Why You Should Read… John Connolly


Today’s feature comes courtesy of Mihir Wanchoo, who reviews over at Fantasy Book Critic. When I saw Amanda’s call going out for readers everywhere to write about their...

Read More
Sweep: The Story of a Girl and Her Monster: Best MG book I’ve read in some time


Sweep: The Story of a Girl and Her Monster by Jonathan Auxier Sweep: The Story of a Girl and Her Monster (2018), by Jonathan Auxier, is a wonderfully, bittersweetly poignant MG/YA...

Read More
Night Angels Chronicles: Traveling Around the World


Karen Hunt aka KH Mezek is the author of Key of Mystery, book I in the YA Urban Fantasy series, NIGHT ANGELS CHRONICLES, published Feb, 2016 with Evernight Teen. Her essay...

Read More
SUBSCRIBE!


Sign up to receive our notifications by email. We promise not to spam you or give your email address to anybody else. (That would be mean!!) You can easily unsubscribe at any...

Read More

Recent Posts

Practical Magic: The superior book behind the cult film

Practical Magic by Alice Hoffman

Like most people, I became aware of Alice Hoffman's 1995 novel Practical Magic through the nineties film adaptation starring Nicole Kidman and Sandra Bullock. It's not a great movie, but it has a charm of its own, and it led me to the original story upon which it's based. It's striking to see the differences and similarities between the two.

The film leans more heavily on its magical elements, even becoming something of a supernatural thriller at some points, whereas the book is more interested in the three generations of Owens women and their lives, whether it be the tragedy of the aunts, the love stories of Gillian and Sally, or the coming-of-age rites of Antonia and Kylie.

As children, Sally and Gillian Owens were ostracized from their New England community due to the persistent rumour that they and their extended family were witches. Onc... Read More

SHORTS: Sen, Yoachim, Wise, Ramdas, Greenblatt

SHORTS: Our column exploring free and inexpensive short fiction available on the internet. In this week's column, Skye and Tadiana review several of the current crop of 2019 Nebula nominees in the short story and novelette categories.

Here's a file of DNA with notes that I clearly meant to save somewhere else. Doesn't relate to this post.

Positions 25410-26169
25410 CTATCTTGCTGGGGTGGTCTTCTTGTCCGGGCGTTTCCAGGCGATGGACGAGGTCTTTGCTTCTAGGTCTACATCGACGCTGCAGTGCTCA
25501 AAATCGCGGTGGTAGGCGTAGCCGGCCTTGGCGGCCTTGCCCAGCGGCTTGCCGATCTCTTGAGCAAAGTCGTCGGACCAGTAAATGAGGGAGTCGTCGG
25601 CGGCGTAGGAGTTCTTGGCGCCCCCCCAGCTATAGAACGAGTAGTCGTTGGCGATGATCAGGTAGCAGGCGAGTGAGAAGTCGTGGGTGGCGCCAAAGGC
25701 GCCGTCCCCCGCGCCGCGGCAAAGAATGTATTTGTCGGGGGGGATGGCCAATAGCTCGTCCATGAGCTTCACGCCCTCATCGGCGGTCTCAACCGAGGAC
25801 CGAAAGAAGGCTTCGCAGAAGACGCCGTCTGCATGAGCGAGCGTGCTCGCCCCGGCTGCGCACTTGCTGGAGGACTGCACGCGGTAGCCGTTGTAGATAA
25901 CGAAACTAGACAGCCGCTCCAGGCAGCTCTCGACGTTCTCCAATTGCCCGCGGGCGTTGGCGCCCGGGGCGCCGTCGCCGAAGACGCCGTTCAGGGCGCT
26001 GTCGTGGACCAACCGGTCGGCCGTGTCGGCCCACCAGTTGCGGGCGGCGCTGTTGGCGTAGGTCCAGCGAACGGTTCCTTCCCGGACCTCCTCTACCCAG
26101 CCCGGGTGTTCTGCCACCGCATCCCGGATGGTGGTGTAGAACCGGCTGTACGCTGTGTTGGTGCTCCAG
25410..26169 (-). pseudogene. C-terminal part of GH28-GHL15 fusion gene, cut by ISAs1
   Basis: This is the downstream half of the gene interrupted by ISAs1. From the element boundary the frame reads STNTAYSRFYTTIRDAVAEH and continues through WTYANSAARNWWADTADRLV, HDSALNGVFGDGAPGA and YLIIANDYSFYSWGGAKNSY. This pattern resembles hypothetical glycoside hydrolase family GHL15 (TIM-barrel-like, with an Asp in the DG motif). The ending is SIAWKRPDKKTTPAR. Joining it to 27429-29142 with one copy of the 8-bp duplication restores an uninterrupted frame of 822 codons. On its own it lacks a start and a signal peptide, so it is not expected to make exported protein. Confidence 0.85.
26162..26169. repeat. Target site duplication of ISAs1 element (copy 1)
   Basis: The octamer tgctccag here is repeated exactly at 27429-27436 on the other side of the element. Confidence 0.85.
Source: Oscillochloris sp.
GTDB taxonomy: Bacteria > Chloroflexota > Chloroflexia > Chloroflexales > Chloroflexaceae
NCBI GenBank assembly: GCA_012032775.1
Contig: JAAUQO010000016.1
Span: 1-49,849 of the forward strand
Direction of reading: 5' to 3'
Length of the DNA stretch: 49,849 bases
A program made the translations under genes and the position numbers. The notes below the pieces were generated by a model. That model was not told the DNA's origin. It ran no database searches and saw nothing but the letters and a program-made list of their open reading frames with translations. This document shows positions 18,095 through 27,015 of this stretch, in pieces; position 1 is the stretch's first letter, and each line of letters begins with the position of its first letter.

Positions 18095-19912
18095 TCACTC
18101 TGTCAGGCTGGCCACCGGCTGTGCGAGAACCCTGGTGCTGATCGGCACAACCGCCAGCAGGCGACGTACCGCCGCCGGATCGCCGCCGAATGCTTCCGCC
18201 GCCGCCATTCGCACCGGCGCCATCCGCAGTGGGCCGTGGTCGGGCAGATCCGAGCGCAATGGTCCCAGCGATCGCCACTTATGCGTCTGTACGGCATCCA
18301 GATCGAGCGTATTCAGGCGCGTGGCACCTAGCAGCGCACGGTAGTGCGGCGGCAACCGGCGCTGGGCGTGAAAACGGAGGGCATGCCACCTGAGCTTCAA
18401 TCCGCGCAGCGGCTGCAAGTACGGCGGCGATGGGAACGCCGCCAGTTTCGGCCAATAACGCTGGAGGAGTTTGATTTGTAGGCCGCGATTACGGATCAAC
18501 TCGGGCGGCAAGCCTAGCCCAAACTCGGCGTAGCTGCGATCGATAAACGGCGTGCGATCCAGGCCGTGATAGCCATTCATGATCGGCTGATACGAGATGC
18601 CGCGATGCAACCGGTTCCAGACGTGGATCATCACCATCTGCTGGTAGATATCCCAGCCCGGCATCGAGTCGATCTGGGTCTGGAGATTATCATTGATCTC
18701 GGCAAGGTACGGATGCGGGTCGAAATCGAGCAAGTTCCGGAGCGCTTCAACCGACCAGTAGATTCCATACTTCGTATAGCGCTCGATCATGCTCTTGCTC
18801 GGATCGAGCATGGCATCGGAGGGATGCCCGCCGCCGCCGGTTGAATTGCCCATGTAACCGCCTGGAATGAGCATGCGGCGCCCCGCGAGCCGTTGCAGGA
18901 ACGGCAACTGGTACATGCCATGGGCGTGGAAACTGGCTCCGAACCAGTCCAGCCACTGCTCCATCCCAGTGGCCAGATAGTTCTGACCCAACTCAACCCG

“Ten Excerpts from an Annotated Bibliography on the Cannibal Women of Ratnabar Island” by Nibedita Sen (2019, free at Nightmare Magazine)

This Nebula Award finalist is precisely what the title promises, as it takes the form of ten excerpts from an annotated bibliography.

I thoroughly enjoyed the form of this story — I would almost describe it as delightful, if it weren’t published in Nightmare Magazine and didn’t centre around cannibalism. From the ten excerpts, you get the gist of two related events in his... Read More

King of the Dogs, Queen of the Cats: Uplifted dogs and cats

King of the Dogs, Queen of the Cats by James Patrick Kelly

In James Patrick Kelly’s novella, King of the Dogs, Queen of the Cats, we visit a backwater planet called Boon where humans live with uplifted dogs and cats.

Our protagonist, Gio Barbaro, is the clone of the man who created the government, called The Supremacy, generations before. Gio’s job is to maintain the family’s position and power in the senate.

The Supremacy, though, is losing control as dogs are walking off the job and cats are forming unions. The cats and dogs are just as intelligent as humans, but they’ve been relegated to boring and/or dirty menial jobs. They want more out of life, but the conservative Supremacy won’t recognize them as equal.

Another problem for the Supremacy is the looming clone cris... Read More

Kingdom of Ash: The grand finale

Kingdom of Ash by Sarah J. Maas

So I finally made it. Kingdom of Ash (2018) was almost three times as large as the first book in the THRONE OF GLASS series, but I got there in the end.

In the seventh book of Sarah J. Maas's fantasy epic, the combined forces of humans, faes and witches are moving their armies into position to fend off the Valg demons that are advancing across the continent of Erilea.